“Folio stands on its own as an expression of the author's creativity in the transmission of emotion, moods, illusions, or any other message”

This relates strongly to the requirement above for personal interpretation and creativity. It is where an image, and in this instance, a body of images, speaks of the applicant as an artist of outstanding merit. This MAPS panel honour is not just an exercise in technical excellence but a demonstration of the applicant as
an artist. Each folio of work must have a concept and thought process underpinning it. As a set of work, the images should convey this to the viewer. There should be a uniqueness to the work that shows the photographers individual approach and artistic ability.

“Folio must be submitted in such a way that befits this Honour”

In a nutshell, this is about quality, presentation and professionalism. The applicant for MAPS should think about how a body of work of a significant photographic artist would be presented in an art gallery. It should be excellence and perfection all the way. For the designation of “Master” of APS, one should not expect works to be presented in anything other than a fully professional manner.

This particular criterion had stronger relevance when this honour was required to be submitted as prints, as things such as print quality and presentation were also a consideration. Here one would think about how
the body of work would be presented if one were to hold a personal exhibition of the body of work and how one would show this in a manner that added to that sense that the works belonged together.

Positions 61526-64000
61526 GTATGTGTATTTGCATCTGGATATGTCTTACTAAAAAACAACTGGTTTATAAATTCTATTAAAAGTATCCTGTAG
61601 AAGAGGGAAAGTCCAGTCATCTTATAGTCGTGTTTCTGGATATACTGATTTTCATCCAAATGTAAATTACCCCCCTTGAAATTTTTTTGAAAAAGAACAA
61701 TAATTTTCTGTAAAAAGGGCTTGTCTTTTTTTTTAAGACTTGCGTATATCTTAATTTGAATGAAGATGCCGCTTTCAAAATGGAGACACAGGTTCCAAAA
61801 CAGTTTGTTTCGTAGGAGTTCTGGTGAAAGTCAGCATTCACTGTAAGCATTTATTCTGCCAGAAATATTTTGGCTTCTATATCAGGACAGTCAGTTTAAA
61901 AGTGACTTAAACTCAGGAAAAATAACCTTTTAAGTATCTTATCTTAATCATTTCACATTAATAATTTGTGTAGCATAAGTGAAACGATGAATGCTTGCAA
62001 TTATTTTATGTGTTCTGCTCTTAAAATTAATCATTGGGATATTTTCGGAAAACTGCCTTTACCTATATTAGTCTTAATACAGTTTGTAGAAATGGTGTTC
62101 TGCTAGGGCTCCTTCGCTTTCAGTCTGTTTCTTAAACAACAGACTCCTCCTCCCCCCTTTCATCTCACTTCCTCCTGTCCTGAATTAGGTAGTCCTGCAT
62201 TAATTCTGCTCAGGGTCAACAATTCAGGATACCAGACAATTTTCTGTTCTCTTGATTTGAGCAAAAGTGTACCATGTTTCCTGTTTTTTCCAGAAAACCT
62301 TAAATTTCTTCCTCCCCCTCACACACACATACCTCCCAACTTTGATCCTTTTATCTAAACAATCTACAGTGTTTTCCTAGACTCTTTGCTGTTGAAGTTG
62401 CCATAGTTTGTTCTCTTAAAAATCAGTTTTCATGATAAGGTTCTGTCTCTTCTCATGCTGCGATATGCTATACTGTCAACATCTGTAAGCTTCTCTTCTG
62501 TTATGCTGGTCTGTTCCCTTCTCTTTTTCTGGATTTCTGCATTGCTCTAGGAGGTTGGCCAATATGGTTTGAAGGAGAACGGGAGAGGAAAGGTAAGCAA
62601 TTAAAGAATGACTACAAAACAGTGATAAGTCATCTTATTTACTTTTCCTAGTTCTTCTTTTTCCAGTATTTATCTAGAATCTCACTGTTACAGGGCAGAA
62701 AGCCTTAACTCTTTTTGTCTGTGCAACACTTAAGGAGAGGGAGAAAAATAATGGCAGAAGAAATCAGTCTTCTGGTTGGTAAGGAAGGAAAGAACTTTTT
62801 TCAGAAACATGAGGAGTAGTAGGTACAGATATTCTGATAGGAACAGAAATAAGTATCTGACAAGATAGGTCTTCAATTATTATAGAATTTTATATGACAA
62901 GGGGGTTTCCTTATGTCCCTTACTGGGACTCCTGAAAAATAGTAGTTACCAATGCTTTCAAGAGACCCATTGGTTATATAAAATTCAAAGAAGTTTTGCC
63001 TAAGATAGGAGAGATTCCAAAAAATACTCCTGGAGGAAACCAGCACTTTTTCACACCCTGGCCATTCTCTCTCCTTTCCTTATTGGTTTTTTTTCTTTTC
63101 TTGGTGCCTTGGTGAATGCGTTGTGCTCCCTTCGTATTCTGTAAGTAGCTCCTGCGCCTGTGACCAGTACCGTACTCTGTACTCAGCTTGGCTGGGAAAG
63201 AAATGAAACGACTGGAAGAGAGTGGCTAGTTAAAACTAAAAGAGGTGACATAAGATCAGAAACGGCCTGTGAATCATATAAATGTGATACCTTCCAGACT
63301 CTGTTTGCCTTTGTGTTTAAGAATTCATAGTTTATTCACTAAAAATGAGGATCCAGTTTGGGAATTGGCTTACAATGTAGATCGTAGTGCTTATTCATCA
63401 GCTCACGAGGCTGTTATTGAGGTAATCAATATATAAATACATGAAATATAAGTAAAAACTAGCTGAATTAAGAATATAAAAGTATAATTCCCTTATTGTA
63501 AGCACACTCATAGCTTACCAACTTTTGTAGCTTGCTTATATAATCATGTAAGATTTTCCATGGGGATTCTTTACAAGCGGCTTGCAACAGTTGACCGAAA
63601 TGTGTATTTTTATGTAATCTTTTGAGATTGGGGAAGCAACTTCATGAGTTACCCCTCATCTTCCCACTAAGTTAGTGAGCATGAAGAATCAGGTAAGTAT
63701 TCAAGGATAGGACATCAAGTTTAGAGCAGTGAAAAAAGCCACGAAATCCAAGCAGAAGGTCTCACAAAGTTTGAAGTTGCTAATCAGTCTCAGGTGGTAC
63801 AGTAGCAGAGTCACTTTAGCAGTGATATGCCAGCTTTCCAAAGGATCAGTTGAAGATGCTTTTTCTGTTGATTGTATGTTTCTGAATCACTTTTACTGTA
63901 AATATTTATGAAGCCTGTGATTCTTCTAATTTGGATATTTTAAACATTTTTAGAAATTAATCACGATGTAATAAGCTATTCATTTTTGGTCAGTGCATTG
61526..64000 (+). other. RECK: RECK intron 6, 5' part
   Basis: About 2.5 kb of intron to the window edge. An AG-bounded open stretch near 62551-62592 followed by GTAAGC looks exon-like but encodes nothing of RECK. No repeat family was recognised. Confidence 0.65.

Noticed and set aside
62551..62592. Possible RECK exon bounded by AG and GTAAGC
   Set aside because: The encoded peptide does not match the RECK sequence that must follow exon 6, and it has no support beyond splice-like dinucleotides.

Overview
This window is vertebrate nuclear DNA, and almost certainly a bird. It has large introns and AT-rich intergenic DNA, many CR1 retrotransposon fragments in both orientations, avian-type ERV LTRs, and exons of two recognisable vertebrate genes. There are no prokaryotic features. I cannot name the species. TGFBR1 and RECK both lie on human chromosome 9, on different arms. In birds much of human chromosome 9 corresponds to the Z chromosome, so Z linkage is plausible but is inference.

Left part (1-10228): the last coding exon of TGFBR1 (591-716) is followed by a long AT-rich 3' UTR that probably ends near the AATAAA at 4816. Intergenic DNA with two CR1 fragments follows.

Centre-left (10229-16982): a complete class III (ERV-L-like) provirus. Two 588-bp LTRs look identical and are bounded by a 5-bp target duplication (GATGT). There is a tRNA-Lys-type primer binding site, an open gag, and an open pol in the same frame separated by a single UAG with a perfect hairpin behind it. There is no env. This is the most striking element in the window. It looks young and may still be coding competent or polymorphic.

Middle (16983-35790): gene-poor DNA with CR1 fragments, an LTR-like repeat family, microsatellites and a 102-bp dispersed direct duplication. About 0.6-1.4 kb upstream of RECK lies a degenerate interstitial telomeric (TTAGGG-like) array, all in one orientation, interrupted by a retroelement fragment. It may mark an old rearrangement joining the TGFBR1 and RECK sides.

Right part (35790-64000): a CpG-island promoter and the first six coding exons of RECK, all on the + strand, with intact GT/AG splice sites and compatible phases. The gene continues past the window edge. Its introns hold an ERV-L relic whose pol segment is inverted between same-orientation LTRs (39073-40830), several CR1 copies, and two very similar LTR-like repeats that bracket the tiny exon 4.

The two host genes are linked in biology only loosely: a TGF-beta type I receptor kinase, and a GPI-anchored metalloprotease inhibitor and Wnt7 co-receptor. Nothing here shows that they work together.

Preparing a MAPS Application

  1. There are a number of things to consider here:
    It is very strongly recommended that you do not see this as an exercise in gathering a set of images you have taken under one topic and submitting them. Such a set is extremely unlikely to meet the discussion points above.
  2. This set should be built as a set from the ground up where the concept, technique and thought that bonds the images is there from the start. Each image should be made with the intention that it belongs to this single body of work.
  3. Building such a set takes time and effort. It can often involve a degree of personal development and improvement during the process. As images for the set are produced, there is a degree of “honing in” on certain images and redundancy of others as further images are produced. Images standing up to the test of time beyond the initial delight when they are first seen are a good test. This is not an exercise in imagery that only has a quick visual impact, but one where there is thought and depth as one travels between the images in the body of work. It would not be